Object 21: Hanging sign, 1660s

Hanging sign from Child & Co's London premises, 1660s

Hanging sign from Child & Co's London premises, 1660s

This hanging sign dates from the mid-17th century, although the building it belongs to has been associated with the 'marygold', or marigold, for much longer. It lies at the western end of London's Fleet Street, where RBS constituent Child & Co trades, 'at the sign of the marygold'. 

During the 1670s all of London's earliest banks were identified by such signs, and when new firms such as Coutts and Drummonds were founded they followed the same practice. Their signs made them easy to locate and identify in a city where there were no street maps, most roads lacked signage and buildings themselves were seldom numbered. In fact, illiteracy was so widespread that many people would not have been able to read written signs, even if they did exist.

The oldest trading name in British banking

The business that became Child & Co dates back to the 1580s, making it the oldest still-trading name in British banking, but the marygold sign is even older. It goes back to the mid-1500s, when the building at the end of Fleet Street was home to the draper's shop of Henry Leigh. It is not known why he chose a marigold for his trading sign. Often, the symbols were a reference to the type of business operated inside, or a pun on the owner's name. Perhaps the appeal of the marigold was simply its clear, elegant, recognisable shape. By medieval tradition the marigold was believed to turn its face to worship the sun, as it does in this sign, so it may also have had devotional religious associations.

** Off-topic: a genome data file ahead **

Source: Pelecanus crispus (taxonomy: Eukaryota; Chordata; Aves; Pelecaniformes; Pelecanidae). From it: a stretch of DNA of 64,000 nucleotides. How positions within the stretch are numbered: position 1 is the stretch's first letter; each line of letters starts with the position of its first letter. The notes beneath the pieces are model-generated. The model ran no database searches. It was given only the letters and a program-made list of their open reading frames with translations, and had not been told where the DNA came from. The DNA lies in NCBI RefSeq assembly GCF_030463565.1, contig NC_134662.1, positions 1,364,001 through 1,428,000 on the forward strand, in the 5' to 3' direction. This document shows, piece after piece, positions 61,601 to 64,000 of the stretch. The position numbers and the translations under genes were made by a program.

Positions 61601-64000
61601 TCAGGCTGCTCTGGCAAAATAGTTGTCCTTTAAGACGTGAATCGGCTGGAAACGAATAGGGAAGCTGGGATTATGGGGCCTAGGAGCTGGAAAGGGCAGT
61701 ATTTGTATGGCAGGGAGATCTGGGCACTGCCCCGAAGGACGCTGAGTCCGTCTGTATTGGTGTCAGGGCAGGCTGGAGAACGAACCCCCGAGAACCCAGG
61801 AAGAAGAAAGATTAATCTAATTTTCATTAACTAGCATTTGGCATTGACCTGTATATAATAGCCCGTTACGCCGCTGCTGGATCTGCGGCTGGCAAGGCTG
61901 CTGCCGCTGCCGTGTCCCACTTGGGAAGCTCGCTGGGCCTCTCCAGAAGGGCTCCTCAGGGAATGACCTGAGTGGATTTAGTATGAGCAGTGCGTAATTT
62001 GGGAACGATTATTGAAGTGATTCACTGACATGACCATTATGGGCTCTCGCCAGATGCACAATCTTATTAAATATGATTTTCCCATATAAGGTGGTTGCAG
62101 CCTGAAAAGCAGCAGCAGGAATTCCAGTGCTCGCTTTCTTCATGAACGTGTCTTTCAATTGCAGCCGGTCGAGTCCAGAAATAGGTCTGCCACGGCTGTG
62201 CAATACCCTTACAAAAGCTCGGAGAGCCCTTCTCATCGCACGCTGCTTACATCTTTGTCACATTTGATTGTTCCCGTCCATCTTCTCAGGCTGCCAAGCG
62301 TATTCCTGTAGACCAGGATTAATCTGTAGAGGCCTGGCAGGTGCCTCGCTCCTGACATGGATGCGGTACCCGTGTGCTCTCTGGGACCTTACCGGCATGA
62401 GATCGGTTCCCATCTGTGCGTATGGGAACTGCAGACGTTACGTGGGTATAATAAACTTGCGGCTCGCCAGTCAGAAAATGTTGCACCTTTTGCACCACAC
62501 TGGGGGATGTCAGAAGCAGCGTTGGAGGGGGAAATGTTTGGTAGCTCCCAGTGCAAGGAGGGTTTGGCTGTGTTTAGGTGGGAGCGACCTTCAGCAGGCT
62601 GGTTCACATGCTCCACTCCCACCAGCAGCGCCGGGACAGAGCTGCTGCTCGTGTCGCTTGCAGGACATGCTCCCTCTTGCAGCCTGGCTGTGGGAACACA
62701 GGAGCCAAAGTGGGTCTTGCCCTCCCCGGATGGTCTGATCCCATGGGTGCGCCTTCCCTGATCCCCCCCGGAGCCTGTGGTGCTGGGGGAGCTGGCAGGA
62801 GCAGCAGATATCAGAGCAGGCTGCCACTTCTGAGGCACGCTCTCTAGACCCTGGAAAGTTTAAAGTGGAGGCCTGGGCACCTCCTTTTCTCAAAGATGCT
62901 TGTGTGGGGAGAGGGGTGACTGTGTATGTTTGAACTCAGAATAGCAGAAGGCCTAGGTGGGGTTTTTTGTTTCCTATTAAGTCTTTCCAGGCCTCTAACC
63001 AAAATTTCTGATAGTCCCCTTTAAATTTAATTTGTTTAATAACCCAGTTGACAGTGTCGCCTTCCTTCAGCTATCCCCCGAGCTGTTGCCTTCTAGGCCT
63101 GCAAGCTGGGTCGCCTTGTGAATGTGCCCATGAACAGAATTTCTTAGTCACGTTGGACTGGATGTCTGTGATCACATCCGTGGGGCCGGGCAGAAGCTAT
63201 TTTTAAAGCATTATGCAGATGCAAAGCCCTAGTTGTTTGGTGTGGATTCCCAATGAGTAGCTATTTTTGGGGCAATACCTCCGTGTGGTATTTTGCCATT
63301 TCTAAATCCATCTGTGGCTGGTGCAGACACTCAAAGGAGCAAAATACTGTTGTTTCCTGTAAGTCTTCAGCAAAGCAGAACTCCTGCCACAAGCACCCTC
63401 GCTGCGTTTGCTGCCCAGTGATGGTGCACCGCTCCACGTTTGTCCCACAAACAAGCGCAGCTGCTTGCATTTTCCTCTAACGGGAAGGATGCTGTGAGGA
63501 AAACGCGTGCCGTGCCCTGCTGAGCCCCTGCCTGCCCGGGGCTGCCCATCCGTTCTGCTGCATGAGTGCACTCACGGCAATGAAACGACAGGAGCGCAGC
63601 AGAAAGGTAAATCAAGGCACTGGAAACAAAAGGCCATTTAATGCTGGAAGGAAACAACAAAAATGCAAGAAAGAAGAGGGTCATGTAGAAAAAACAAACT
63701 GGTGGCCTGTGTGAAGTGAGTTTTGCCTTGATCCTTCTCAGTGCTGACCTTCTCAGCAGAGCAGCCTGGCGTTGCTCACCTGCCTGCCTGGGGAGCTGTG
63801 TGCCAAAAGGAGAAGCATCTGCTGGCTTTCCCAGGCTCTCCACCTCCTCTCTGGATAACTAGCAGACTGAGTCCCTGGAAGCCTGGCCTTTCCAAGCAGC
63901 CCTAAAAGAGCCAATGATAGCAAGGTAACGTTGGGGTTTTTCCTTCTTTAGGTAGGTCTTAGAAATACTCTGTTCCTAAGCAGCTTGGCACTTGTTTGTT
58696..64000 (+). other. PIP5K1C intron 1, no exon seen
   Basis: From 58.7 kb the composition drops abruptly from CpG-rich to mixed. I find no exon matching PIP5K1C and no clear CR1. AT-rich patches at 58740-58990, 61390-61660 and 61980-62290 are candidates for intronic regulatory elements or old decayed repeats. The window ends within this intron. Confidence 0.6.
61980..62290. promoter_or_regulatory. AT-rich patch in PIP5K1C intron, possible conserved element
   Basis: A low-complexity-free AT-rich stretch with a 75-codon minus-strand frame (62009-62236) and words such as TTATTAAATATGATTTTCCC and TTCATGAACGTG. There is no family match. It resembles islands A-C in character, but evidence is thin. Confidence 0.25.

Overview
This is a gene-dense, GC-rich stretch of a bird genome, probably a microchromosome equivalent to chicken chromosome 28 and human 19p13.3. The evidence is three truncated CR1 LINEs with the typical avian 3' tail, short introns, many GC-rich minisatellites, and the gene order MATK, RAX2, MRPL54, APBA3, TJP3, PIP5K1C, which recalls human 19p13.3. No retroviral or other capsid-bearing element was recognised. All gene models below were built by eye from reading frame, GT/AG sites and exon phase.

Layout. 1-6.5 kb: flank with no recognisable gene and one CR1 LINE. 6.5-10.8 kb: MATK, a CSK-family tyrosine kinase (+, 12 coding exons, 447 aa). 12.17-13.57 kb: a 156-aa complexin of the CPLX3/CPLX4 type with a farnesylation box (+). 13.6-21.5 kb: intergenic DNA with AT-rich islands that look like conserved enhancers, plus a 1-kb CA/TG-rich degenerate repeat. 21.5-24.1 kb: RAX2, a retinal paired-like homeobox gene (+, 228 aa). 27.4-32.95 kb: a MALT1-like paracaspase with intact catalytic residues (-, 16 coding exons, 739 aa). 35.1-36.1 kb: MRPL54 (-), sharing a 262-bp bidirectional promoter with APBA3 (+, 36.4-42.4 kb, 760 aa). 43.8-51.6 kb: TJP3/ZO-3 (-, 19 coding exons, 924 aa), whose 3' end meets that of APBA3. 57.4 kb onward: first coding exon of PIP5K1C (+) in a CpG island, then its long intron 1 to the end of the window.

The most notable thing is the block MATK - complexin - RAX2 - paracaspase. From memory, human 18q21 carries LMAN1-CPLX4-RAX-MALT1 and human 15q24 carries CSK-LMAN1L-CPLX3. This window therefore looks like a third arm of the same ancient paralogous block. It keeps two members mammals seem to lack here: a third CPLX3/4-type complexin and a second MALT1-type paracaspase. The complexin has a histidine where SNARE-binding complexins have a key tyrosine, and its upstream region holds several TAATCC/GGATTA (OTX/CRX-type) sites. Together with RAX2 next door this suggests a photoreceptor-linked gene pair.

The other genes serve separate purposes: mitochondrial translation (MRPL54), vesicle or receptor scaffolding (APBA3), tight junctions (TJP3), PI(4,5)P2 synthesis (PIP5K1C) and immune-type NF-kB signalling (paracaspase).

Whatever the reasons, the sign stuck. By 1661 the premises on Fleet Street had become home to the goldsmith's business of Robert Blanchard, and it is from his time that the surviving sign is thought to date. It probably replaced an earlier one which had been lost or destroyed. Over the next generation, Blanchard's business gradually evolved from a goldsmith's into a bank, eventually becoming known as Child & Co. The bank remained in the same location - as it does to this day - and maintained its association with the marygold symbol.

In more recent times, the idea of an easily recognisable symbol representing a business has made a major comeback, although these days we call these symbols 'logos' and 'brands'. Thanks to its heritage, Child & Co had a head start in this regard, and now uses the marigold as its emblem on cheques, letters and brochures. Meanwhile the 17th century marygold sign is now considered too precious to hang outside the building, and is on display inside Child & Co's banking hall on Fleet Street.